Scott Harshbarger and Paul Cellucci could not be more different in style and personality. Harshbarger is the son of a minister while Cellucci the son of an auto dealer. Harshbarger went to Harvard while Cellucci studied at Boston College. Harshbarger is a member of the Church of the Brethren while Cellucci worships as a Roman Catholic. Harshbarger is perceived as a political outsider, having aggressively prosecuted both Republicans and Democrats during his tenure as Attorney General. Cellucci is seen as a political insider, having been continuously involved in Beacon Hill politics since his election as State Representative in 1976.
Many of their respective stances follow naturally from their backgrounds. Harshbarger has made tobacco crackdown a personal crusade; he has frequently challenged the industry in court. Cellucci is a follower, rather than a leader, on the issue. The two also strongly differ on gambling. Harshbarger is vehemently opposed to a Native-American-developed bingo hall in the economically depressed city of Fall River and has promised to make full use of the courts to stop gaming expansion in Massachusetts. Cellucci supports the Fall River bingo hall agreement reached by his predecessor, William F. Weld.
On this issue of gaming one can see a clear difference between the trustworthiness of the two candidates, and again our tale twists back to 1928. In that year questions of honesty dogged Al Smith, a son of New York's Tammany Hall machine. Smith himself was not a corrupt ward boss, but he paid dearly for the sins of political corruption and peddling committed by his predecessors, such as William Marcy Tweed and William Croker. In our modern-day examination, however, the ethical questions dogging Cellucci were not created by his predecessors but by himself. And there are plenty of questions to which the citizens of the Commonwealth should demand answers...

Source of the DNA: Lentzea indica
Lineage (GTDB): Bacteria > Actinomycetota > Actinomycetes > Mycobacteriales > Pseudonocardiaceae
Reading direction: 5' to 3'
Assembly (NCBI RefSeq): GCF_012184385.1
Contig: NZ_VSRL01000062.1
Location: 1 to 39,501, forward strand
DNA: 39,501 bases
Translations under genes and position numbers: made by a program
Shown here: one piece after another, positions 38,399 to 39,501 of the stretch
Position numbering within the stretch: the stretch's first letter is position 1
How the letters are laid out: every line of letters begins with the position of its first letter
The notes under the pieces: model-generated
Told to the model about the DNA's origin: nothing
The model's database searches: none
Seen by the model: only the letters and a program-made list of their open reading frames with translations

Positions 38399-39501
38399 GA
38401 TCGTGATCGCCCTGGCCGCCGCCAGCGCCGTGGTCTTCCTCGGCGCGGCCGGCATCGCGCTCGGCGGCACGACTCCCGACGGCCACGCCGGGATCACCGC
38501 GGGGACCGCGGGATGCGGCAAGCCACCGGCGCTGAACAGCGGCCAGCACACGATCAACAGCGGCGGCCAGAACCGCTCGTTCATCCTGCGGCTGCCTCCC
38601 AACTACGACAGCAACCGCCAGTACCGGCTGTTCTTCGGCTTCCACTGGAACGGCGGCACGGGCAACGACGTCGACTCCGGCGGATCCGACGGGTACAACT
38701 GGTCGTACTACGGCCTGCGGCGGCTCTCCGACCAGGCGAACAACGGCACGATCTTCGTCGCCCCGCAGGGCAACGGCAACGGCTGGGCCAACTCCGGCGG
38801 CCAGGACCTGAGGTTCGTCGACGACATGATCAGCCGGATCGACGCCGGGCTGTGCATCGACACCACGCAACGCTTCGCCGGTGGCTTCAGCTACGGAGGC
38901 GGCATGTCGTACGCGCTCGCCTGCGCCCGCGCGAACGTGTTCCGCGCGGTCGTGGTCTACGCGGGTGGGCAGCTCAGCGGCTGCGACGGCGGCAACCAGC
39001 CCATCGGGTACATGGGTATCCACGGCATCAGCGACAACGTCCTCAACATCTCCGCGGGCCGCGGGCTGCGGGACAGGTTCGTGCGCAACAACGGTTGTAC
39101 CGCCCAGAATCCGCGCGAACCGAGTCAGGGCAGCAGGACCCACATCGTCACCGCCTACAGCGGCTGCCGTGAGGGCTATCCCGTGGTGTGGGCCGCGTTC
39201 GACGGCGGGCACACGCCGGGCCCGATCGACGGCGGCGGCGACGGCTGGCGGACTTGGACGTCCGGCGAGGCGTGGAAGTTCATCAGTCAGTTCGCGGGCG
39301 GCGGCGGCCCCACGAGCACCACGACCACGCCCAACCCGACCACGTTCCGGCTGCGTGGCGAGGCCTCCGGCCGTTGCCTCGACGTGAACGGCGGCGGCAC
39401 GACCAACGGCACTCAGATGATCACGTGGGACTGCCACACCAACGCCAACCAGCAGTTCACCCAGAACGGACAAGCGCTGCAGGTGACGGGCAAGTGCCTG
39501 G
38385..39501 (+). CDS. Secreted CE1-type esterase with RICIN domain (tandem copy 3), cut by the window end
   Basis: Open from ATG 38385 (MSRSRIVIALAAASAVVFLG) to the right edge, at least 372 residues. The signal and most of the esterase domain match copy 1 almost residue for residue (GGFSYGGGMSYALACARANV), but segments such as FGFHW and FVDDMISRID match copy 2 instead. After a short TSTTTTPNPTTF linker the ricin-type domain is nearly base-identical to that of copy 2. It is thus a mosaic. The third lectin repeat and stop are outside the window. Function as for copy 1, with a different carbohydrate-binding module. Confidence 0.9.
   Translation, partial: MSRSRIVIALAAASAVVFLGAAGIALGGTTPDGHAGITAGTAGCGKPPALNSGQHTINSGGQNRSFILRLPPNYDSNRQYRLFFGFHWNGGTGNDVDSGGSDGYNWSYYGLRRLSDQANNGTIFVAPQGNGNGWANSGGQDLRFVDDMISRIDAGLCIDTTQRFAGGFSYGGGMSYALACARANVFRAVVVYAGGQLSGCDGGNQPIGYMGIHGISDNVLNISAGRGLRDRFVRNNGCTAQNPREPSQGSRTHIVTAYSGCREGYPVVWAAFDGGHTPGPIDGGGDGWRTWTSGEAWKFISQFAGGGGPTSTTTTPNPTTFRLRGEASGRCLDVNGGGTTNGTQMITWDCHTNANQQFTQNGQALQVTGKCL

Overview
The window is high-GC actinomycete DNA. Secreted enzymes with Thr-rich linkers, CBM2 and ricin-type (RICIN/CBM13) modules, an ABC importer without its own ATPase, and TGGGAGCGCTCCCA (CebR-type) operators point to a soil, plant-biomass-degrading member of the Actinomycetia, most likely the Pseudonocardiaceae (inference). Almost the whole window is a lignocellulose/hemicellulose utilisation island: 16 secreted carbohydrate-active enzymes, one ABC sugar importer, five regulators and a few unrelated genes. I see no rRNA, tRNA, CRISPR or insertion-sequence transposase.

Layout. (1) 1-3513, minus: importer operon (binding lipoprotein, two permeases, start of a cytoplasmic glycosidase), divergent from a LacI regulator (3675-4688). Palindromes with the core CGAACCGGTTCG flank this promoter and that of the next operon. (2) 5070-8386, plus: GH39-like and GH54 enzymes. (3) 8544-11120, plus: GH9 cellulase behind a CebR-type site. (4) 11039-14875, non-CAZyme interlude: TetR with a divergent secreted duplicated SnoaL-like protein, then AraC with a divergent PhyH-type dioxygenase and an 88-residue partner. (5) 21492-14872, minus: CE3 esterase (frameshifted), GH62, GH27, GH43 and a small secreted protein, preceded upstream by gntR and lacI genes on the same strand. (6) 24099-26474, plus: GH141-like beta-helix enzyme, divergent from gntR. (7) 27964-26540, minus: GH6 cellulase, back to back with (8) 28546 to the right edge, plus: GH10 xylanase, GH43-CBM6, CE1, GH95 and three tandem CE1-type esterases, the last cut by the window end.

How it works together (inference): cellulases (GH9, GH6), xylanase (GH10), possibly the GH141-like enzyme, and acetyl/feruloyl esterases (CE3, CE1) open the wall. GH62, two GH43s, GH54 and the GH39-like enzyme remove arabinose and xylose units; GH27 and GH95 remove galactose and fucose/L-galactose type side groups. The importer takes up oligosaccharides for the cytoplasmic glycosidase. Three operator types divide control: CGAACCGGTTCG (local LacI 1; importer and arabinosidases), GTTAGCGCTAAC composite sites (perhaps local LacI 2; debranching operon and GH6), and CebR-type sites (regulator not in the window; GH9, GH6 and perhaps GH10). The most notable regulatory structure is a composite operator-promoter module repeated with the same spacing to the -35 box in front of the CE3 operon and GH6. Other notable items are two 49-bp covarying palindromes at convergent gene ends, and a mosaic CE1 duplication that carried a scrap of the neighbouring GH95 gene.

Scott Harshbarger offers a breath of fresh, honest air from the maddening insanity surrounding Paul Cellucci. He makes the tough decisions and sticks to them. The Attorney General is unafraid to go to Fall River and express his disdain for the bingo hall. He has relentlessly prosecuted dishonest politicians, both Republican and Democrat, during his tenure as Attorney General.
In fact, Harshbarger is disliked by many Democrats for the fair and honest way in which he executed of the office of Attorney General. Ray Flynn, former mayor of Boston and another Democrat gubernatorial candidate, is said to be furious at Harshbarger for his investigation of the Flynn machine, a probe which ended in the conviction of several members of Flynn's inner circle. But who among the objective citizenry would say Harshbarger was wrong to prosecute fellow Democrats if they were breaking the law? Indeed, the Attorney General is a man of valor and honor who executes his duties with a sense of justice and decency, not patronage or pay-back.
Like the federal election of seventy years hence, this year's Massachusetts gubernatorial election will offer two candidates who sharply contrast in personality and character. Seventy years ago, the American voters turned away from Al Smith because of the faint whiff of corruption and dishonesty which surrounded him and picked the more puritanical Hoover. Considering that surrounding Paul Cellucci is not a trace but an overwhelming stench of hypocrisy, broken promises, and ethical questions, we all must hope the citizens of this Commonwealth show the same disposition as those who employed presidential suffrage seventy years ago. The clear choice in this race for integrity, prudence, and discretion is Attorney General L. Scott Harshbarger.